Massive political resistance or pure economic theory? Or both?

“From an economic perspective, this should of course be avoided. Pure economic theory would say that the state should stay out of it and leave the market alone.”

“The massive political resistance was ultimately too great to overcome.”

European Subsidies Not Enough For Airbus

Now they need American ones, too.

Brussels on Thursday sought WTO approval for trade sanctions against Washington worth $12 billion a year.

“On the one side we have $90 billion (70 billion euros) of illegal financing of Airbus by the EU and on the other side we have $3.0-$4.0 billion for Boeing.”


BAE Systems has warned it will walk away from its proposed €35bn tie-up with EADS if the deal waters down its special relationship with the Pentagon.

This SSA, specifies that BAE’s senior leadership in the US is made up of Americans, among other things, and has allowed the UK’s biggest defence company to work on many lucrative US national security projects.

“The [US] military would rather have a BAE than a combined BAE-EADS. BAE has been very successful in managing its US relationship. EADS is not in the same bucket, and a combined EADS-BAE is going to be treated a lot more like EADS than BAE.”

Airbus (Some Call It Airbias) Needs More Germans

At least that’s what the Germans will tell you if you ask them, which of course nobody is.

OK, we’re actually talking about EADS here. “The German government is deeply concerned by the concentration and centralisation of research and development competencies in the headquarters in Toulouse, which have to a large degree led to the current imbalance,” a pissed off big-time German politician has lamented.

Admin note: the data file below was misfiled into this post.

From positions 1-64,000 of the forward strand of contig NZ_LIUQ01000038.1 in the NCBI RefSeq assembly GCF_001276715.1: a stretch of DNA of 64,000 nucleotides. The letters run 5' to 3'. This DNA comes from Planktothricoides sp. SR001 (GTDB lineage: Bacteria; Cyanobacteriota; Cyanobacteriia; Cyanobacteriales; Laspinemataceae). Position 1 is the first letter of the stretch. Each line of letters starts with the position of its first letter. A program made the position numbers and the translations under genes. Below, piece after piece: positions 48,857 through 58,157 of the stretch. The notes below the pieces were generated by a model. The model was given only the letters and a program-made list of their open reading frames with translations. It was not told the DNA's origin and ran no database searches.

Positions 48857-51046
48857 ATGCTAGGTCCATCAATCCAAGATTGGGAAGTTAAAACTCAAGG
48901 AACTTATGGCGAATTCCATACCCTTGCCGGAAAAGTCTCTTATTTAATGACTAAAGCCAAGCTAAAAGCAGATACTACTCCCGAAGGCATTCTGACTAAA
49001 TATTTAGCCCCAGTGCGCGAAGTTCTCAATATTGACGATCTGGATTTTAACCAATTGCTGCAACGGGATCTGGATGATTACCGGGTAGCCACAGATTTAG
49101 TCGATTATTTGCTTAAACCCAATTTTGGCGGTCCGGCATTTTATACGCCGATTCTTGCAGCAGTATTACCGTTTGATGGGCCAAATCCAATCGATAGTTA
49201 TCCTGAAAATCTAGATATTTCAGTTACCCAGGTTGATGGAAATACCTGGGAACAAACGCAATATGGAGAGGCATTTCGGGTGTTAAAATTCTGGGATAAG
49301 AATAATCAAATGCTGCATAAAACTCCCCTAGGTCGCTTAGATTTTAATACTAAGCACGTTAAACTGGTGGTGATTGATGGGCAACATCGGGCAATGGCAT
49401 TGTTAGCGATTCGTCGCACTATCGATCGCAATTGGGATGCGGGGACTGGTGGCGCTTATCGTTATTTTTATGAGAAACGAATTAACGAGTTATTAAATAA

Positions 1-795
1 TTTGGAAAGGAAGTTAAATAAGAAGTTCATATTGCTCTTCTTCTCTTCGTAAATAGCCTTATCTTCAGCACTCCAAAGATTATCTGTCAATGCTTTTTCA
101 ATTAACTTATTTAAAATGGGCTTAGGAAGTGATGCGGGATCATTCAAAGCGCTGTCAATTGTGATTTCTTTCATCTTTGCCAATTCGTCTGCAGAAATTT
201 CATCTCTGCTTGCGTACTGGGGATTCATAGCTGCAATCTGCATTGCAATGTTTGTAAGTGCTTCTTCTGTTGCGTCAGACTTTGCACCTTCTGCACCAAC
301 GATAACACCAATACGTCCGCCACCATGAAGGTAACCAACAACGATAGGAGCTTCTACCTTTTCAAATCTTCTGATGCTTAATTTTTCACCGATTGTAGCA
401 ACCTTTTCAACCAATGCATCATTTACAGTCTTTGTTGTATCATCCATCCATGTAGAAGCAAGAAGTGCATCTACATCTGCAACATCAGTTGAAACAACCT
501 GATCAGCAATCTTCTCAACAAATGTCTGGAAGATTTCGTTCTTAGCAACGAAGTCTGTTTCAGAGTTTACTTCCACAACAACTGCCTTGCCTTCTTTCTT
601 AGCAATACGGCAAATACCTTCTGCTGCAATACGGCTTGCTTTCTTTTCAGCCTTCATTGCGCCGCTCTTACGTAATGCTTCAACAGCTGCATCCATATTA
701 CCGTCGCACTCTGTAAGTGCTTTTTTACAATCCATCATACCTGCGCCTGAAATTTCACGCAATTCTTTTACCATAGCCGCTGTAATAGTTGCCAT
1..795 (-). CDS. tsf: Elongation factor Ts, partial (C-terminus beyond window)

So much for Franco-German understanding (yet again). And if it were up to the Germans, they would even see to it that EADS ensure “equal numbers of French and German nationals occupy positions in the top five leadership levels,” although how you would equally distribute five people is unclear to me (government can do this kind of stuff, you know).

But none of this will lead to anything, folks. I can tell you that right now. The Airbus Chief Executive and designated EADS boss isn’t about to let any pigheaded German government official tell him what to do. His name is Thomas Enders and he’s a pigheaded German himself.

EADS was formed in 2000 from French, German and Spanish assets as a counterweight to U.S. aerospace and defense giants.

Too little too late

What’s five years late these days? Too much for even the German Defense Ministry, it seems.

They’re mad as hell and aren’t going to wait it anymore for an order of 80 EADS/Eurocopter/Tiger helicopters to be delivered – five years behind schedule and counting.

Well, that’s not the whole truth. Eleven have actually arrived already (probably driven in on trucks), but these Tigers weren’t the ones they ordered. Hey, Rome (and the EU) wasn’t built in a day either.

Eurocopter, the world’s largest maker of helicopters by units, is a subsidiary of European Aeronautic, Defence & Space Co., which also makes Airbus SAS commercial and military planes.

Tanker tanks

Tank this. Damn. Hurt feeling time again for Europeans with a military industrial complex.

“Airbus and its U.S. partner, Northrop Grumman (NOC), declined to bid on the tanker contract because they didn’t think they could win. That’s because they believed that the Pentagon’s specifications for the deal favored Boeing’s smaller 767 over the larger Airbus A330.”

Erst sah es so aus, als würde EADS Tankflugzeuge für die US-Luftwaffe bauen. Dann hat die US-Regierung die Ausschreibung im Sinne des heimischen Konzerns Boeing geändert. In Europa läuft das bei solchen Projekten nicht anders. Dabei braucht die Rüstungsindustrie dringend mehr Wettbewerb.